I'll let the cat out of the bag when I have something to show off. There are still a couple of hurdles yet. I think I will surprise you. I've already surprised me.

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I think I can grow a bit with the current ride, I moved on from the little trimaran in the photo to something a bit, well, bigger.

 

I was chatting with a former 50 owner who has an Alerion 38, loves her boat but said all she would have had to do was put electric winches on her old boat and she'd have gotten another 10 years out of it.

 

Maybe I can grow old(er) with this one.

 

 

post-40-0-01934100-1427259680_thumb.jpg

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Personal boat of "From a Bare Hull" author Ferenc Mate.

 

http://www.yachtworld.com/boats/1992/Bruce-King-41%27-Ketch-2826085/Sidney/Canada

 

How anyone could bear to sell a boat like that is beyond me.

 

 

The boat that launched a thousand dreams.

 

http://www.yachtworld.com/boats/1974/Westsail-32-2826210/Wilmington/CA/United-States

 

If those are recent pics that is amazingly cheap even for a project.

Great boats for dreamers...

 

We want photos :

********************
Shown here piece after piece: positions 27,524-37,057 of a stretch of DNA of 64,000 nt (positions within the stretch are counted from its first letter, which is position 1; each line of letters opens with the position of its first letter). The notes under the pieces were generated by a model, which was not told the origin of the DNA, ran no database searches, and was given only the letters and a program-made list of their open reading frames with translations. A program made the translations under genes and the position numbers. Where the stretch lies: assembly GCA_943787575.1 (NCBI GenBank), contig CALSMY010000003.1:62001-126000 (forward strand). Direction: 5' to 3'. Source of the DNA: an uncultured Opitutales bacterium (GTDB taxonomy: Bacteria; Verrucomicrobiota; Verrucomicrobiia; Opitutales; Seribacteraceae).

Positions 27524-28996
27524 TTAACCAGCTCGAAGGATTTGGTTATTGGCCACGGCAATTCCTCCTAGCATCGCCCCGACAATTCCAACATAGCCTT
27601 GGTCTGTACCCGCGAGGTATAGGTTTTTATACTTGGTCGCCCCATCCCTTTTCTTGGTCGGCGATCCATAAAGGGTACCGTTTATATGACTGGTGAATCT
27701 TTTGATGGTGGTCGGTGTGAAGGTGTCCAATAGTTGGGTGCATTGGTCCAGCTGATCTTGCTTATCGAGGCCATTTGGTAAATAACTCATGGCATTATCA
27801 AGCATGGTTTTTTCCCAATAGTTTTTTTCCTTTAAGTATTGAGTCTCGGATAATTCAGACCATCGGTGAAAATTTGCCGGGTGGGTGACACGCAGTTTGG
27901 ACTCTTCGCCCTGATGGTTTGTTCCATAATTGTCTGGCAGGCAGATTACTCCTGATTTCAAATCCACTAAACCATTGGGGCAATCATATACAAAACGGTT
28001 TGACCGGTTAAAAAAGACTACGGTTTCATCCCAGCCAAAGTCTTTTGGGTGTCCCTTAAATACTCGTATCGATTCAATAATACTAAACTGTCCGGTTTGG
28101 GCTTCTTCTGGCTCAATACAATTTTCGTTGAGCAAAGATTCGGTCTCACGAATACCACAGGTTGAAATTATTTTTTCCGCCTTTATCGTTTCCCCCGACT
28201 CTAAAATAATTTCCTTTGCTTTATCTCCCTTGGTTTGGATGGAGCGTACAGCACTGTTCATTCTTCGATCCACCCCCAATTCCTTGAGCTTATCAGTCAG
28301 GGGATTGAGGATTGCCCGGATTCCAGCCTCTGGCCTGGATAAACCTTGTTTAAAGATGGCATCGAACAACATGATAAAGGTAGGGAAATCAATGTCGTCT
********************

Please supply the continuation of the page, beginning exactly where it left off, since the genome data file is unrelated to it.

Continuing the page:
5022872_20150318082759962_1_XLARGE.jpg&w

 

5029913_20150324144227619_1_XLARGE.jpg&w

 

I think that these boats have a bit of a "Corto Maltese" dimension :

 

dessin10.jpg

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Samuri_from_the_stern_I.jpg

A nice Antares 44, or the older PDQ even has always been my end game boat. Big enough to cover some serious miles and comfortable while your doing it. Not overly complicated that a couple can't handle it.

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The boat that launched a thousand dreams.

 

http://www.yachtworld.com/boats/1974/Westsail-32-2826210/Wilmington/CA/United-States

 

If those are recent pics that is amazingly cheap even for a project.

 

I presume posting the two options was intentional, as Mate's first "Warm Rain" was a Westsail 32. I was aboard his Westsail when he listed it in Vancouver some 15 years ago. Some of the sails were never out of the bag. I believe he only uses his Vancouver-based boats 2-4 weeks a year, hence the 460 hours on the engine of the King designed boat.